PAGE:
It’s Biden Who Has the Inflation Problem

Trump years saw inflation safely under the Federal Reserve’s own target, while Bidenflation on average so far is running at thrice the Fed target.

AP/Meg Kinnard
President Biden speaking about 'Bidenomics' on July 6, 2023, at West Columbia, South Carolina. AP/Meg Kinnard

The New York Times writes a piece called “Trump and Inflation” — and, of course, the gist of it is that Trump policies are going to push prices higher. Trouble is, there were no inflation numbers in the entire piece. Nothing. No numbers.

So, let me help them. Over the four years of President Trump’s first term, the consumer price index averaged 1.9 percent at an annual rate. That’s for the whole term. Less than the Fed’s target of 2 percent.

Oh, wait a minute! Wait, wait. The Fed likes to target something called the personal consumption deflator, or PCE. Under Mr. Trump, that came in at 1.6 percent at an annual rate.

So, if Trump policies held down inflation below the Federal Reserve target in his first term, and he pursues similar policies to rejuvenate the economy in a second term, why would there be higher inflation?

Oh, hang on a second! Isn’t it President Biden that has the inflation problem? That never entered into the New York Times story.

So Bidenflation, measured by the CPI, is 6 percent at an annual rate over his three years and the level of the consumer price index jumped 18 percent.

And, of course, individual prices — like groceries up 20 percent and gasoline up 25 percent — all that continues to plague middle-class working folks today.

Even though the overall inflation rate has finally eased from a 9 percent peak, prices remain very high.

By the way, during Mr. Trump’s term, consumer prices over the entire 4-year period increased only 7 percent. So, the New York Times is on pretty shaky ground on all this.

Here’s another point: drill, baby, drill. The average oil price during Mr. Trump’s term was $53 a barrel. Under Mr. Biden, it has been nearly $80.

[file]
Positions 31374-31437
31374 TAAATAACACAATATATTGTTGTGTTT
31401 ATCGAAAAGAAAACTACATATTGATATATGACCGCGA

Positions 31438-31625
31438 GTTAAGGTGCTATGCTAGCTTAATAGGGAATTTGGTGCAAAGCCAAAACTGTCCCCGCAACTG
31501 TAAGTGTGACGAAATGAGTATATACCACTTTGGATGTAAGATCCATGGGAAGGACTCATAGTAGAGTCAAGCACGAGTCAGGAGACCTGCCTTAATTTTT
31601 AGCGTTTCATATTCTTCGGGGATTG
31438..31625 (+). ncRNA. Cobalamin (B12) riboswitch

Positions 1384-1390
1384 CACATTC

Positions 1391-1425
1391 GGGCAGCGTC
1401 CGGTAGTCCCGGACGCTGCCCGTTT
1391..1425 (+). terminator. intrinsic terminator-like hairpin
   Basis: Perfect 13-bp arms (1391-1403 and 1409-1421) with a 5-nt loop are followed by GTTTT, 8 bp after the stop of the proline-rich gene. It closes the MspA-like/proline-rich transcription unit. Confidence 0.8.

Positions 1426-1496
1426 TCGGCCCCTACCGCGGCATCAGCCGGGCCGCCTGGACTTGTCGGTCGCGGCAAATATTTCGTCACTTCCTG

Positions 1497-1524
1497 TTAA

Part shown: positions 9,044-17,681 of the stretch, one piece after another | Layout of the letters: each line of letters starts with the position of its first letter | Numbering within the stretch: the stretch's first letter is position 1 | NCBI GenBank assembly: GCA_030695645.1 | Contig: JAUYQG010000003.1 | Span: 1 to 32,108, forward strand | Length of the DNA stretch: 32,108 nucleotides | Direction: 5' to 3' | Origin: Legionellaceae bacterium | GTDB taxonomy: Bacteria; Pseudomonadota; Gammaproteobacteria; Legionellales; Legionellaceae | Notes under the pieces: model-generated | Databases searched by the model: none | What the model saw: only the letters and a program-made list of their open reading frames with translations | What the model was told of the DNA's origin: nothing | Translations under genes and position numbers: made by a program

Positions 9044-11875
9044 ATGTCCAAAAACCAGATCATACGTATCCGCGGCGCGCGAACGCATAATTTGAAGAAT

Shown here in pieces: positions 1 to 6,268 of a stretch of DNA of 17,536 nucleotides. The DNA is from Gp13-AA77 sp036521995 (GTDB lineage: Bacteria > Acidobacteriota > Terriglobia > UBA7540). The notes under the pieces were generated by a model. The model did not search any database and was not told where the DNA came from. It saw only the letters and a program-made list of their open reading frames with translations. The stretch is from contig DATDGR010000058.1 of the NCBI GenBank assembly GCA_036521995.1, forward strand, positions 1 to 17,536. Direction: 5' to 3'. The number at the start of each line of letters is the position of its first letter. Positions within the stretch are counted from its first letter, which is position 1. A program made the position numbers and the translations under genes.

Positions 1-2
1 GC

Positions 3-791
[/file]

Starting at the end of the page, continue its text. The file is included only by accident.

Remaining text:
Responding to high oil prices, mainly resulting from Mr. Biden’s war against fossil fuels, oil production recently, finally got back to 13 million barrels per day, which was the pre-pandemic peak under Mr. Trump.

Without the socialist Green New Deal and all kinds of limits on leasing and drilling, oil production should’ve gone up to at least 15 million barrels per day by now.

The point here, though, is that Mr. Trump’s unlocking the oil spigots, which he will resume in his second term, kept energy prices historically low, and these low energy prices permeate the entire economy.

In other words, New York Times: counter-inflation. And then there were Mr. Trump’s supply-side tax cuts for individuals, corporations, and small businesses. Those are inherently counter-inflationary, by providing new investment incentives to produce.

The increase in capital investment and productivity generated higher real wages for the whole workforce, but at the same time held down prices.

Mr. Trump will likely extend and even expand his successful pro-growth tax cut policy in a second term. And then there was Trumpian de-regulation.

For example, between 2017 and 2019, the Trump administration cut nearly eight regulations for every new significant regulation. Slashing costly and burdensome red tape helped unleash entrepreneurial production and new business formations.

That’s counter-inflationary. Another supply-side triumph. Even Mr. Trump’s push for tough, fair trade deals — including the increase in tariffs on China — had virtually no inflationary impact.

Despite all the screaming from conventional economists, the reality is that Chinese companies had to cut their margins in order to swallow tariff penalties on their unfair trading practices.

You know what? Other trade deals like USMCA, Japan, and South Korea? Well, they actually lowered tariffs, for the most part. Mr. Trump’s trade defense of American workers did not lead to higher inflation, as so many people guessed (wrong).

Finally, look for a second Trump administration to be much tougher on federal spending after watching Mr. Biden’s $6 trillion assault that is heading for $50 trillion in marketable federal debt.

Also, get ready for the Trump administration to push for executive budget impoundment authority, another weapon to cut spending.

What the New York Times seems to never understand is that supply-side policies that enhance production and investment — along with a shrinking role for government regulations — is inherently counter-inflationary.

As far as Mr. Trump is concerned: he did it once. And he’s raring to do it again.

From Mr. Kudlow’s broadcast on Fox Business Network.


The New York Sun

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